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Over the last several months, many businesses, large and small, have been forced to close their offices and send employees home to work. This has presented many challenges, but companies have also learned many lessons about remote work that could have an impact on how we think about work in the future.

For most people for much of the 20th and 21st centuries, work has meant commuting to and from an office. While the way we work has remained mostly static, technology has evolved significantly, making it possible to work even when you’re not in a traditional office setting.

While some companies have shifted with technology that enables fully remote or hybrid approaches to work, the vast majority still operate the way we did 100 years ago with the employee sitting at a desk in an office doing their job.

The pandemic has shown what’s possible in terms of working outside the office and many employees have found they enjoy the flexibility. They have also learned that work doesn’t have be done in eight continuous hours inside an office environment, and managers have learned, work is getting done, even when the employee isn’t sitting in front of them.

What does this mean?

While there are no clear answers out there yet about what work will look like when the pandemic ends, it hasn’t stopped companies from doing surveys to find out. Cisco, which makes WebEx meeting software, surveyed 1500 senior managers in 13 countries back in February to gauge their sentiments on the future of work. They came back to 100 of those same people in May/June to take their pulse of after the pandemic hit full force.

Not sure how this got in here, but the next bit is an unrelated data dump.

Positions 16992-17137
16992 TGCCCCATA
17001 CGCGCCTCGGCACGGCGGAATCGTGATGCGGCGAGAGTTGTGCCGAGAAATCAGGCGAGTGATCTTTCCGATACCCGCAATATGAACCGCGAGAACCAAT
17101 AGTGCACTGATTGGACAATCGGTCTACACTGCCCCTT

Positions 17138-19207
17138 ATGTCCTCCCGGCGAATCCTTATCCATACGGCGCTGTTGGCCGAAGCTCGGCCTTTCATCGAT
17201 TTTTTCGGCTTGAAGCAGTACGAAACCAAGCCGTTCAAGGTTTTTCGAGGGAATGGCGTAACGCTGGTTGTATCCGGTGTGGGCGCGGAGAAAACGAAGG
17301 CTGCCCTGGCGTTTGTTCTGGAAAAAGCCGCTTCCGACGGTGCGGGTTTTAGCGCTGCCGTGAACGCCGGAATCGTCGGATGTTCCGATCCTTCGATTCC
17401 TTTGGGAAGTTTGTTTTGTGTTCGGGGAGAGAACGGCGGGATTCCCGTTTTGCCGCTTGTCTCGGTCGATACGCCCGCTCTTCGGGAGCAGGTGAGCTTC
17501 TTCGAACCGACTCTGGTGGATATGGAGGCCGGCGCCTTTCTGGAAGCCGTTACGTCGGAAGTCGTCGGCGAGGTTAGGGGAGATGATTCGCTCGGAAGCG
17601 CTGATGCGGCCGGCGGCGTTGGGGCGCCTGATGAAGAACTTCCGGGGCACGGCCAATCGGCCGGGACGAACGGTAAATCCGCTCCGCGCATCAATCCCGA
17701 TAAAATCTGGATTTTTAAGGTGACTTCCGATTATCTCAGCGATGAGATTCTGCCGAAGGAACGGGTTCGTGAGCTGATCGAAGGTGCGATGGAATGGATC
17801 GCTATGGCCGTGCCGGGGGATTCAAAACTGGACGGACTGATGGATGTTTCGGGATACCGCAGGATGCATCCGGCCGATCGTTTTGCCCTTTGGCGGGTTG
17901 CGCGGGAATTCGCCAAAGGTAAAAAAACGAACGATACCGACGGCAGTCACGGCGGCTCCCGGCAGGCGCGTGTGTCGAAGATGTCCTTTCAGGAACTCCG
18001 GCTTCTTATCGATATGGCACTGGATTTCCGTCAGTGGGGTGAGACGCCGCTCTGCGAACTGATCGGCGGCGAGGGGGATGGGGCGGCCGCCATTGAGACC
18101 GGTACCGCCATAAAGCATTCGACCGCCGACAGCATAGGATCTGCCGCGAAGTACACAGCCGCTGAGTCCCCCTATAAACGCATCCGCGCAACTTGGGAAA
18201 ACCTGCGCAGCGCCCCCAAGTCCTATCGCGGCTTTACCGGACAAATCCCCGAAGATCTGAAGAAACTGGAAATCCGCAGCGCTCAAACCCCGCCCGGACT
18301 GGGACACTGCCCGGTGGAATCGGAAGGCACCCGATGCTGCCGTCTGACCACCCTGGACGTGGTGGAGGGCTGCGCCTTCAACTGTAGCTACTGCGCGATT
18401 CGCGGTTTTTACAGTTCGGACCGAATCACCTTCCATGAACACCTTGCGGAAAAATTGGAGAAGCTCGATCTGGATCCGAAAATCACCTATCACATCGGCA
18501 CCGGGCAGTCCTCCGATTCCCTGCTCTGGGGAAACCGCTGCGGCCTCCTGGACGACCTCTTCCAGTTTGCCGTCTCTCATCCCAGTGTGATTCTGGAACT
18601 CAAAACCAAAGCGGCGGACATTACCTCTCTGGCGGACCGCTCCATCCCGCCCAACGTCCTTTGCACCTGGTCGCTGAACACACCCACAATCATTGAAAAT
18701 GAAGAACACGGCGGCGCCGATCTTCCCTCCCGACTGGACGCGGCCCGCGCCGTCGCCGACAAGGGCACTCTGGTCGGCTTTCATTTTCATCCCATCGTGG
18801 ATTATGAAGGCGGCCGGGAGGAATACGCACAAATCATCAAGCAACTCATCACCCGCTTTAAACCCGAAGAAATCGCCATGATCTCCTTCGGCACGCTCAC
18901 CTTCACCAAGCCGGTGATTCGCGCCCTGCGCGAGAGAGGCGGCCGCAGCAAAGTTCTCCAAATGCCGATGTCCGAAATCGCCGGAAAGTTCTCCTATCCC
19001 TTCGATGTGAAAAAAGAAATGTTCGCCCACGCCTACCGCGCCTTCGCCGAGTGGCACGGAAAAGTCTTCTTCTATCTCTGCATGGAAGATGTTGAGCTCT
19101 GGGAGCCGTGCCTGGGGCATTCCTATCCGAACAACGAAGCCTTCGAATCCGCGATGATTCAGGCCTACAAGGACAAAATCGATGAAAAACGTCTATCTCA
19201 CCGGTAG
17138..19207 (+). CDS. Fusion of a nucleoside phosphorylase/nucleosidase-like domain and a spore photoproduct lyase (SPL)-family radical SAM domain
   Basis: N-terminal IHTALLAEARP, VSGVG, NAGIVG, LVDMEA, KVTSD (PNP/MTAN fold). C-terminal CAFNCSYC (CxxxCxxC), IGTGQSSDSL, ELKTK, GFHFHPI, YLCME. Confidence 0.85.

The survey found that almost half of respondents believe workplace flexibility is here to stay. What’s more, a similar number believes that having that flexibility could result in a more diverse workplace. Why? Because it gives hiring managers many more choices than a single office location typically could.

In addition, the pandemic has helped managers understand the importance of work/life balance, and a more flexible and inclusive workplace could help contribute to that. In fact, 87 percent of respondents said the pandemic has increased their focus on work/life balance, although only 47 percent believe that will hold over the long term.

Regardless, it seems as though the nature of work is changing before our eyes. The pandemic has shown what’s possible. Cloud tools have pushed companies to figure out how to digitally transform much more quickly than they probably would have. With this knowledge, it seems that many companies will take this into consideration whenever the pandemic happens to end. And perhaps this new-found flexibility will become part of normal working life when it does.

Photo: cate_89 / Shutterstock

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Ron Miller

Posted by Ron Miller

Ron Miller is a freelance technology reporter and blogger. He is contributing editor at EContent Magazine and enterprise reporter at TechCrunch.

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